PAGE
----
Additional: Entrance £5.00, Programme £1.50, Coffee/Tea £1.00
The Rock in pictures
This is Cefn Druids’ first season at their new home – The Rock. When you go there you can see why it is thus called. The ground sits in the shadow of an imposing cliff face, a sight that I’m sure would be best seen in daylight, rather than floodlight. It’s grandeur was not lost on me despite the lack of light, but my pictures did not capture it well or do it justice – save this one for a Saturday afternoon.
This is also the first season in a while that the Druids are not under some sponsor, giving their name a slightly ludicrous and temporary feel – no longer Flexsys Cefn Druids, nor NEWI nor Elements, but simply Cefn Druids – much better. A better epithet to bestow on the oldest club on Wales.
Their history, as well as being very long, is very eventful with many a merger along the way. Football in this part of the world, south of Wrexham, has been smouldering away nicely. The origins of the club go right back to 1869 as Plasmadoc Football Club. In 1872 they became Druids when various colliery and quarry teams in the hills around Ruabon and Cefn Mawr were brought together under one name. They were the first Welsh club to play in the FA Cup (1876) and played in the first Welsh Cup tie in 1877 at Newtown. They got to the quarter finals of the English FA Cup in 1882/3, beating Bolton Wanderers along the way, but losing to eventual winners Blackburn Olympic.
They were the first club to win the Welsh Cup three times in a row 1880-82. They even joined the Birmingham & District League at one point alongside the midland giants of Wolves, WBA and Birmingham.
In 1920 they left their ground at Wynnstay Park to merge with Rhosymedre and became Rhosymedre Druids, playing at Church Field. In 1923 they merged with Acrefair United and became Druids United, moving grounds again in 1930 to Acrefair. In the late 50s they built a new ground in Cefn Mawr, Plaskynaston Lane, their charming home that served them until last season. I was fortunate enough to visit there a couple of years back when they thrashed Connah’s Quay 6-0. Druids’ fortunes waned in the 1980s when they were acting as poor relations to Cefn Albion (est 1967), the other team in the area, who were enjoying great success. The two teams merged in 1992, to become the team they are today – the Welsh equivalent of Dagenham & Redbridge.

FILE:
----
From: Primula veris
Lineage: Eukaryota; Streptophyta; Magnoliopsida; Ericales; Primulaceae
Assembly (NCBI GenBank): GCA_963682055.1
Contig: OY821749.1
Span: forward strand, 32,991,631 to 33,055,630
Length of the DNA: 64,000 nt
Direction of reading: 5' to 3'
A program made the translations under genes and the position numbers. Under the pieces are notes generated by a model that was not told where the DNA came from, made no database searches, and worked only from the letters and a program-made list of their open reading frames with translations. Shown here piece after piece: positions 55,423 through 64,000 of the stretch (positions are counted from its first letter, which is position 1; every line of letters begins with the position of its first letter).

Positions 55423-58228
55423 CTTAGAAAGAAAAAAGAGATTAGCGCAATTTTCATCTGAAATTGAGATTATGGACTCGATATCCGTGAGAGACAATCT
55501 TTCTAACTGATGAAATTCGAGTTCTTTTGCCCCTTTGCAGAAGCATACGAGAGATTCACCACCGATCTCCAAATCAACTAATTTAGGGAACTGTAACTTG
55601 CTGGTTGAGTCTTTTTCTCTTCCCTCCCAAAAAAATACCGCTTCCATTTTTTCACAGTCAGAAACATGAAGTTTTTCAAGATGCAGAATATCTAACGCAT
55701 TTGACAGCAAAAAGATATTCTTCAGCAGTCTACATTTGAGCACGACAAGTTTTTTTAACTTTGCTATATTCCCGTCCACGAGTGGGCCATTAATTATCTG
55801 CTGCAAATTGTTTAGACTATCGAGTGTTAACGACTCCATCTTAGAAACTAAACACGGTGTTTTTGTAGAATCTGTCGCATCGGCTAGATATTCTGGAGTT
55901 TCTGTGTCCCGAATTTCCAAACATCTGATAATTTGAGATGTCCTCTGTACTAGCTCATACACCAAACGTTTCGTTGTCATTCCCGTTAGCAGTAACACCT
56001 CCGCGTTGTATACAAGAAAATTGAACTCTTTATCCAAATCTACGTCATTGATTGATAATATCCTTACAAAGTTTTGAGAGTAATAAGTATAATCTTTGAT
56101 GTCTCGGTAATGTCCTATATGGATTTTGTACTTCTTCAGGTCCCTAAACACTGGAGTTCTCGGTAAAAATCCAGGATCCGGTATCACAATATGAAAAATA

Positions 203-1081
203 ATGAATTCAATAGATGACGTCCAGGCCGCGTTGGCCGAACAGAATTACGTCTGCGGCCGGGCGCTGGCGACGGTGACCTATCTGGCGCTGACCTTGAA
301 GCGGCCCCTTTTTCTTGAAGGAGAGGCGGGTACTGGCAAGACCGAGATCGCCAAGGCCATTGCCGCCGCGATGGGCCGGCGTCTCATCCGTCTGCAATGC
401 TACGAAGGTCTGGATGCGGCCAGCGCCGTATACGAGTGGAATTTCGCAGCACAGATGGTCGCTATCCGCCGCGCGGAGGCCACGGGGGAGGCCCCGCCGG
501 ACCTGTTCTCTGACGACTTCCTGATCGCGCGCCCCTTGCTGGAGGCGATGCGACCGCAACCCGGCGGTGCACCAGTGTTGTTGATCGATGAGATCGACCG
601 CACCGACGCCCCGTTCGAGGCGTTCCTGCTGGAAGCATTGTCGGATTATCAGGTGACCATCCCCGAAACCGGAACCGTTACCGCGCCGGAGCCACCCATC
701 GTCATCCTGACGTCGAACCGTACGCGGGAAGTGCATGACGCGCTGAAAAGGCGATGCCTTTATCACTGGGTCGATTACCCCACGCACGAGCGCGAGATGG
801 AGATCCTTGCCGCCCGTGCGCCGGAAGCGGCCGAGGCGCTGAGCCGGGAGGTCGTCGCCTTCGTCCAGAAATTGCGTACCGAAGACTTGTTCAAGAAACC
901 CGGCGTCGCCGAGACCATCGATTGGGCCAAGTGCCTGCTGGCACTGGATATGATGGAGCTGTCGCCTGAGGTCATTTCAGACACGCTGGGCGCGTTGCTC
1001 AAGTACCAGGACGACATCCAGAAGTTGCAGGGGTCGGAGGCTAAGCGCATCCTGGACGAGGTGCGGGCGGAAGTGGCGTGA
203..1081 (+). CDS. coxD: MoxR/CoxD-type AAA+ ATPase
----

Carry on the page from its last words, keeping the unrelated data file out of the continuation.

They lost their Premier status last season in the big cull of clubs, reducing the top division down to 12. However, they are looking good for a return to the top flight this season in a very tidy stadium.
The ground is in Rhosymedre, nearby to Cefn Mawr. It is a tiny village and the ground is off the main High Street, up Church Road to Rock Road. It is a very impressive entrance, to go with the great and alluring name of ‘The Rock’. How can one resist a ground name like that?
Inside is a 500 seater stand with hard standing round the edge. It has that prisitine new ground feel to it and is a fine venue for the Cymru Alliance and indeed the Welsh Premier.
They had thrashed previous top-of-the-table team Connah’s Quay 5-1 at The Rock, two weeks back, before losing to Flint Town United 1-0, which I saw last week. Visitors Ruthin Town fought hard in the first half and were on level terms deservedly, but two goals in two minutes gave Cefn the points in a deserved victory. I think only Rhyl and Connah’s Quay will provide a challenger for top spot this season. I was pleased to see that they preserved something from Plaskynaston Lane – the proper mugs that they served coffee in – a bizarre array of differing mugs, including eighties nostalgia (at the Lane I got ‘Teenage Mutant Ninja Turtles’.) I forget what I got tonight but it was still in a mug. Great venue with the best backdrop I’ve seen to date. Hopefully they’ll be in the top flight next year.